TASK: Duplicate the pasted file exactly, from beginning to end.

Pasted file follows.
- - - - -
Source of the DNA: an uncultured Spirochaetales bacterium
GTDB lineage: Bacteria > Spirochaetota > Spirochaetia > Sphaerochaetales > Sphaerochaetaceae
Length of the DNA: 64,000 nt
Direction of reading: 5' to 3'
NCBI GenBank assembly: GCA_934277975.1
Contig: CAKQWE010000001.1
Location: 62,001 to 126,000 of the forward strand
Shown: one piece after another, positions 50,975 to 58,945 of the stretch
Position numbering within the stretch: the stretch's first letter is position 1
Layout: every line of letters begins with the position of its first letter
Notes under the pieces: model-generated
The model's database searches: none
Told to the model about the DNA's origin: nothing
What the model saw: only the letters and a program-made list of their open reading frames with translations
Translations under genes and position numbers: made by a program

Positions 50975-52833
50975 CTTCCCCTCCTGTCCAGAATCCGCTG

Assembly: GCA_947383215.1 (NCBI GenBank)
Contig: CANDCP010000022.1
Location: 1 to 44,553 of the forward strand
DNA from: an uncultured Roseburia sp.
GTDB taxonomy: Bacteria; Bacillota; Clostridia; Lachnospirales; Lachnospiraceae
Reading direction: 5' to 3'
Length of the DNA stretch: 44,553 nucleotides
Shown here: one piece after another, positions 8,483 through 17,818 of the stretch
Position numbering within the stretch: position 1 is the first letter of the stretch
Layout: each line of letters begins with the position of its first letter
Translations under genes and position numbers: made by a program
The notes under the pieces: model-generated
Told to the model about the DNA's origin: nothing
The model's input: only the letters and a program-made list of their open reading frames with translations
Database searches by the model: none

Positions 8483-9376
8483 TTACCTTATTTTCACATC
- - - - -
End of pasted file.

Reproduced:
Source of the DNA: an uncultured Spirochaetales bacterium
GTDB lineage: Bacteria > Spirochaetota > Spirochaetia > Sphaerochaetales > Sphaerochaetaceae
Length of the DNA: 64,000 nt
Direction of reading: 5' to 3'
NCBI GenBank assembly: GCA_934277975.1
Contig: CAKQWE010000001.1
Location: 62,001 to 126,000 of the forward strand
Shown: one piece after another, positions 50,975 to 58,945 of the stretch
Position numbering within the stretch: the stretch's first letter is position 1
Layout: every line of letters begins with the position of its first letter
Notes under the pieces: model-generated
The model's database searches: none
Told to the model about the DNA's origin: nothing
What the model saw: only the letters and a program-made list of their open reading frames with translations
Translations under genes and position numbers: made by a program

Positions 50975-52833
50975 CTTCCCCTCCTGTCCAGAATCCGCTG

Assembly: GCA_947383215.1 (NCBI GenBank)
Contig: CANDCP010000022.1
Location: 1 to 44,553 of the forward strand
DNA from: an uncultured Roseburia sp.
GTDB taxonomy: Bacteria; Bacillota; Clostridia; Lachnospirales; Lachnospiraceae
Reading direction: 5' to 3'
Length of the DNA stretch: 44,553 nucleotides
Shown here: one piece after another, positions 8,483 through 17,818 of the stretch
Position numbering within the stretch: position 1 is the first letter of the stretch
Layout: each line of letters begins with the position of its first letter
Translations under genes and position numbers: made by a program
The notes under the pieces: model-generated
Told to the model about the DNA's origin: nothing
The model's input: only the letters and a program-made list of their open reading frames with translations
Database searches by the model: none

Positions 8483-9376
8483 TTACCTTATTTTCACATC